What are we missing when we talk about George Colby and racism?

| Letter to the editor from Thomas Jordan |

The town of New Gloucester has suddenly found itself at the center of a difficult conversation about racism and individual liberty. Our town is not the first to be in this kind of situation, and this conversation has proven to be bitter and divisive in other communities across America. In order to avoid the mistakes of others, we need to be honest, respectful, and seek to understand those we disagree with. I am writing today because I have heard from people I disagree with, and there seems to be a great deal of misunderstanding between the two sides of this conversation.

The biggest point of misunderstanding is the question: what is racism? In the simplest meaning of the word, “racism” is a way of understanding the world that relies on considering people’s race. This definition is neither good or evil. It is sometimes good to take race into account, for example to detect racially motivated injustice. The Black Lives Matter movement is focusing on race to call attention to injustice that many white people have failed to notice. However, the problem is that race also has a very long history of being used for oppression, including whites’ efforts to justify white supremacy and slavery.

Harmful assumptions and prejudice are what some people mean when the say “racism.” At the same time, there are some of us who think that something must be violent and hateful to be called racist. Unfortunately, so many of us (on both sides) are making assumptions about the words people are using and missing out on what people mean to say. We need to talk to each other about what we think our words mean so that we can understand each other. I think that it is painfully obvious that few of us have much experience talking about race. I urge you to have patience and respect for your neighbors while we all try to do better.

We all also need to understand that the recall effort against George Colby has nothing to do with the First Amendment. Although I strongly disapprove of Mr. Colby’s comment, in one sense I am glad that he said what he did. I think that we should all speak the words that are in our hearts, especially those who have been trusted to be our leaders. Mr. Colby has spoken his mind and, in my opinion, no one should be trying to gag him for it. If he is not honest in expressing himself, then how could voters possibly judge his ability to represent our town?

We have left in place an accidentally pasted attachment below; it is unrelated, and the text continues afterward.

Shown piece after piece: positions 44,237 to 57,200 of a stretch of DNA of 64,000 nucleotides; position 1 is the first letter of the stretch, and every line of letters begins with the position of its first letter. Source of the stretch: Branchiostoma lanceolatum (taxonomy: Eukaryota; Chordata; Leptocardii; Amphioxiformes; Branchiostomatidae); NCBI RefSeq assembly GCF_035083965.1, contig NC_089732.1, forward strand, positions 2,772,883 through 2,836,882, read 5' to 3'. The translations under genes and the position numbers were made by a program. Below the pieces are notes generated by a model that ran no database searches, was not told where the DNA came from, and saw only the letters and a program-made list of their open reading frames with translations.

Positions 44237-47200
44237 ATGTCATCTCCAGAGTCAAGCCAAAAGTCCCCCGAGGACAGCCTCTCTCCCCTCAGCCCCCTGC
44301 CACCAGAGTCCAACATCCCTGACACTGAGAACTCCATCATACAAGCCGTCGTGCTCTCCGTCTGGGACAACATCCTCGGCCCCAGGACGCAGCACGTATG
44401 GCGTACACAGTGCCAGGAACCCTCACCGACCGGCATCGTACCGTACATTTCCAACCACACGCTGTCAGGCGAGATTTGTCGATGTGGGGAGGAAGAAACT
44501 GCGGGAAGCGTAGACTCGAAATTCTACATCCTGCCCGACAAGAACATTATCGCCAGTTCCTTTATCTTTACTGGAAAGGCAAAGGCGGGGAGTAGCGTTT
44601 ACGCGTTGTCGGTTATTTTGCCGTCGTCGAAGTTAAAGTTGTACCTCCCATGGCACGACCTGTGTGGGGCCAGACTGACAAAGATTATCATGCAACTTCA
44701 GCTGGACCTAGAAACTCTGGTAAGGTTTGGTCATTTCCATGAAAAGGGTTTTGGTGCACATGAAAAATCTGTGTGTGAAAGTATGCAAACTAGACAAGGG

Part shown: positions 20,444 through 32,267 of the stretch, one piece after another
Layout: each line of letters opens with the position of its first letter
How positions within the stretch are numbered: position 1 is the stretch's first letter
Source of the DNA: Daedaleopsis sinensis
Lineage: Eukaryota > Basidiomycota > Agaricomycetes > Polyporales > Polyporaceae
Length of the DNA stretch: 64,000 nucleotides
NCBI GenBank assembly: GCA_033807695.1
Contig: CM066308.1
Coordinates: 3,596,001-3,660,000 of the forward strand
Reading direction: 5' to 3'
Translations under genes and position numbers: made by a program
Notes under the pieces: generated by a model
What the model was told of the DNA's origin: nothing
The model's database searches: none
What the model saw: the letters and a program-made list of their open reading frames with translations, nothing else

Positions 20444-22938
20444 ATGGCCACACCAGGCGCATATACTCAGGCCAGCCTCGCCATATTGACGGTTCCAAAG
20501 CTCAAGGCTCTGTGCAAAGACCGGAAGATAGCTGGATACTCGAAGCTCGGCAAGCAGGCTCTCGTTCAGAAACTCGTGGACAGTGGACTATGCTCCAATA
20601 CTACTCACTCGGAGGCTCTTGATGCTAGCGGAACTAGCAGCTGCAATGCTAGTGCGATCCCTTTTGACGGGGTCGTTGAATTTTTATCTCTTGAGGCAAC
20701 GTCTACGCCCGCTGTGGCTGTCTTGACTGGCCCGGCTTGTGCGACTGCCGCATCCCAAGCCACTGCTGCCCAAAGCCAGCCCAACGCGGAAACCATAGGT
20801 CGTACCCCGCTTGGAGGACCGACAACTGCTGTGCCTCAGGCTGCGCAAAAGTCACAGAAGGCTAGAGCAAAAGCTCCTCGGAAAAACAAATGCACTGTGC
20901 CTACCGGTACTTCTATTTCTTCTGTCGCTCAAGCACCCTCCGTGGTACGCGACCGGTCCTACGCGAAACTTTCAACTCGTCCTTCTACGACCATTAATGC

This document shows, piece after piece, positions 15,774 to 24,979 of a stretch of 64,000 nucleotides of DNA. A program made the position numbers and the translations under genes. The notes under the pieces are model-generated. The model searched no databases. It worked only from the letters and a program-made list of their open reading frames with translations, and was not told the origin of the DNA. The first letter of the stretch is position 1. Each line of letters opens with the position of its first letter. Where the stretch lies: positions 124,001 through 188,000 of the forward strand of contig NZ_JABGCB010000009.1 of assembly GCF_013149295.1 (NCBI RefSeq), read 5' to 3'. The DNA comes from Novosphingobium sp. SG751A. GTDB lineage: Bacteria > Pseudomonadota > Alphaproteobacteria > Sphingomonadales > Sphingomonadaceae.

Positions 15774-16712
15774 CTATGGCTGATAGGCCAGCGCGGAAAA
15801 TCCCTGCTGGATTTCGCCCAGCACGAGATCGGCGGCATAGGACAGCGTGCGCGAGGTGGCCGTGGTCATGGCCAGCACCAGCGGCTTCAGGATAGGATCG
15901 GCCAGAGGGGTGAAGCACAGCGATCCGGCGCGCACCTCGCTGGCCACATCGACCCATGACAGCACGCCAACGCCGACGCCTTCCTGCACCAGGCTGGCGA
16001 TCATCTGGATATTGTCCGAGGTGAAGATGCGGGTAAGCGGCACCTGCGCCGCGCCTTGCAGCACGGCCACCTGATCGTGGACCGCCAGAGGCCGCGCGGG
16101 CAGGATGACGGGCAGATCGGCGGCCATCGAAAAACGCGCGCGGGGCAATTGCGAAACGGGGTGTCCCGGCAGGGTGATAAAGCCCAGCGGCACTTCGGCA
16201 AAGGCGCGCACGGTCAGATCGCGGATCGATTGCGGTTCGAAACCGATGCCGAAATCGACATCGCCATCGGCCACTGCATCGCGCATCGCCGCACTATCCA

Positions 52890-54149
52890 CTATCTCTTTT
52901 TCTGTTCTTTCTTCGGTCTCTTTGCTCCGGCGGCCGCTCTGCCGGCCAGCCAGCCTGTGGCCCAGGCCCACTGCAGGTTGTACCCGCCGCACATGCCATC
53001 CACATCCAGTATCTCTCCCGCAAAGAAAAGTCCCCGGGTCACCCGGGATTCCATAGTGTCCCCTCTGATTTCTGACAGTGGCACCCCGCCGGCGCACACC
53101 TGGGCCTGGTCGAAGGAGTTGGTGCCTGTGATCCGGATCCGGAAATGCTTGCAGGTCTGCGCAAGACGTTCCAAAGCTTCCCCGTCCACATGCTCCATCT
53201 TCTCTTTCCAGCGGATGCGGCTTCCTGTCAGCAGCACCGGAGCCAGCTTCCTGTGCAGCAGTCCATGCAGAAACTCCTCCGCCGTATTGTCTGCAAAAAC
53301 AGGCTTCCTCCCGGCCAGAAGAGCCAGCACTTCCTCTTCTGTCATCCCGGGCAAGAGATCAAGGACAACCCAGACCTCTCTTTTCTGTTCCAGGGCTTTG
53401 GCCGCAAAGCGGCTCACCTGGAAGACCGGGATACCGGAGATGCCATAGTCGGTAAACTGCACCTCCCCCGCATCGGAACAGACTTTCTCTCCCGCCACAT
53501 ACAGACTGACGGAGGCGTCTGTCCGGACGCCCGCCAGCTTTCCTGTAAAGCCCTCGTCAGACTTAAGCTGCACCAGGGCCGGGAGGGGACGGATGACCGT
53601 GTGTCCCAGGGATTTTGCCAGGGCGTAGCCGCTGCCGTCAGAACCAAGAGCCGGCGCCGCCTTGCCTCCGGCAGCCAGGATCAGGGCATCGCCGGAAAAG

While the First Amendment does grant certain rights, we also need to understand what it does not do. The First Amendment does not shield us from the consequences of what we say. Mr. Colby does not have a right to be on our Board of Selectmen. In truth, he only has the right to ask voters for the privilege of serving on the board, and it is the right of the voters to recall Mr. Colby if they choose. If you do not agree that Mr. Colby should be recalled, then it is your undeniable right to vote against the recall.

The last aspect of this moment that I want to address involves misconceptions about current efforts for racial justice. There are many white people who either feel that they are being accused of something they did not do, or that people of color are seeking to take away the things they have worked hard for. I understand why so many people feel threatened. I am a middle-class white man. I grew up thinking that in order to be not racist I needed to be “color blind.” I took for granted that the American Dream would always be available to me and anyone else who did things “the right way.” I seemed to get every opportunity I interviewed for, which I attributed to my “professionalism.” If I noticed an example of police brutality against a black man, I thought, “if they didn’t want to be shot, then they should stop acting like gangsters and stop antagonizing the police.” 

The truth of the matter is that this was something I didn’t need to think much about. I am white. Nearly all of the people around me are white. I wasn’t doing anything to hurt anybody. If racism came up, then I assumed that by being “color blind,” I was leading by example. As it turns out, my wife is not “color blind,” and I mean that in a good way. We had many heated conversations about race, policing, poverty, and opportunity. I was often wrong, but it still took me years to shift my way of thinking. To be honest, it is because I would always feel threatened every time my wife and I talked about race. What was I supposed to do? Admit I’m a racist when I haven’t tried to harm anyone? I finally realized that many parts of our society and culture were set up long ago, and the sins of the past were built in, hidden, and many endure today. The dark parts of this country’s history are not our fault, but we also need to stop denying that our nation is flawed. Black people have been trying to tell us what’s wrong all along, but we the white people haven’t been listening. Now they are frustrated, and they have every right to be. We whites should not feel threatened. They are not trying to steal from us. The only thing they want is what they were promised, and what the rest of us already have: Life, Liberty, and the Pursuit of Happiness.

Thomas Jordan

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